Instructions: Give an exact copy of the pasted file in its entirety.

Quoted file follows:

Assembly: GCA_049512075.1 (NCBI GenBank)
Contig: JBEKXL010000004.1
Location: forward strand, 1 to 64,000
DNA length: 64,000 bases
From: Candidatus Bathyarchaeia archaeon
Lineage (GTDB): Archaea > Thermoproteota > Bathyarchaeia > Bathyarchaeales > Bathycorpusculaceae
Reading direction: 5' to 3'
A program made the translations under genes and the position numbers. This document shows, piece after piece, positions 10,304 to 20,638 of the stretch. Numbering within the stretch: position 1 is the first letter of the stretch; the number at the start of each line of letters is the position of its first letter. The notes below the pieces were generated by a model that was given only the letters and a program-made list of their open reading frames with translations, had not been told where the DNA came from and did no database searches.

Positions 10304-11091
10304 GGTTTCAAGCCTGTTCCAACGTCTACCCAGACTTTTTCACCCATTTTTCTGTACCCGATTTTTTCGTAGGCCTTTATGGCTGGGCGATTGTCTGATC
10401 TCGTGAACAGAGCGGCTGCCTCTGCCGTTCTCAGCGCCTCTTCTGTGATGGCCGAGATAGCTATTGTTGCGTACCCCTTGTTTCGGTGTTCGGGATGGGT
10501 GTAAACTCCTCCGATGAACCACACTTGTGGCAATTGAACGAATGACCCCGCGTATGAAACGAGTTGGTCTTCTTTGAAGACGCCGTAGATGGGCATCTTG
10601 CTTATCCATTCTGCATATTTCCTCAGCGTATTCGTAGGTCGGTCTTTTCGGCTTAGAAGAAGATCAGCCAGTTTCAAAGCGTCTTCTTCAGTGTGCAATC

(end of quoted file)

Assembly: GCA_049512075.1 (NCBI GenBank)
Contig: JBEKXL010000004.1
Location: forward strand, 1 to 64,000
DNA length: 64,000 bases
From: Candidatus Bathyarchaeia archaeon
Lineage (GTDB): Archaea > Thermoproteota > Bathyarchaeia > Bathyarchaeales > Bathycorpusculaceae
Reading direction: 5' to 3'
A program made the translations under genes and the position numbers. This document shows, piece after piece, positions 10,304 to 20,638 of the stretch. Numbering within the stretch: position 1 is the first letter of the stretch; the number at the start of each line of letters is the position of its first letter. The notes below the pieces were generated by a model that was given only the letters and a program-made list of their open reading frames with translations, had not been told where the DNA came from and did no database searches.

Positions 10304-11091
10304 GGTTTCAAGCCTGTTCCAACGTCTACCCAGACTTTTTCACCCATTTTTCTGTACCCGATTTTTTCGTAGGCCTTTATGGCTGGGCGATTGTCTGATC
10401 TCGTGAACAGAGCGGCTGCCTCTGCCGTTCTCAGCGCCTCTTCTGTGATGGCCGAGATAGCTATTGTTGCGTACCCCTTGTTTCGGTGTTCGGGATGGGT
10501 GTAAACTCCTCCGATGAACCACACTTGTGGCAATTGAACGAATGACCCCGCGTATGAAACGAGTTGGTCTTCTTTGAAGACGCCGTAGATGGGCATCTTG
10601 CTTATCCATTCTGCATATTTCCTCAGCGTATTCGTAGGTCGGTCTTTTCGGCTTAGAAGAAGATCAGCCAGTTTCAAAGCGTCTTCTTCAGTGTGCAATC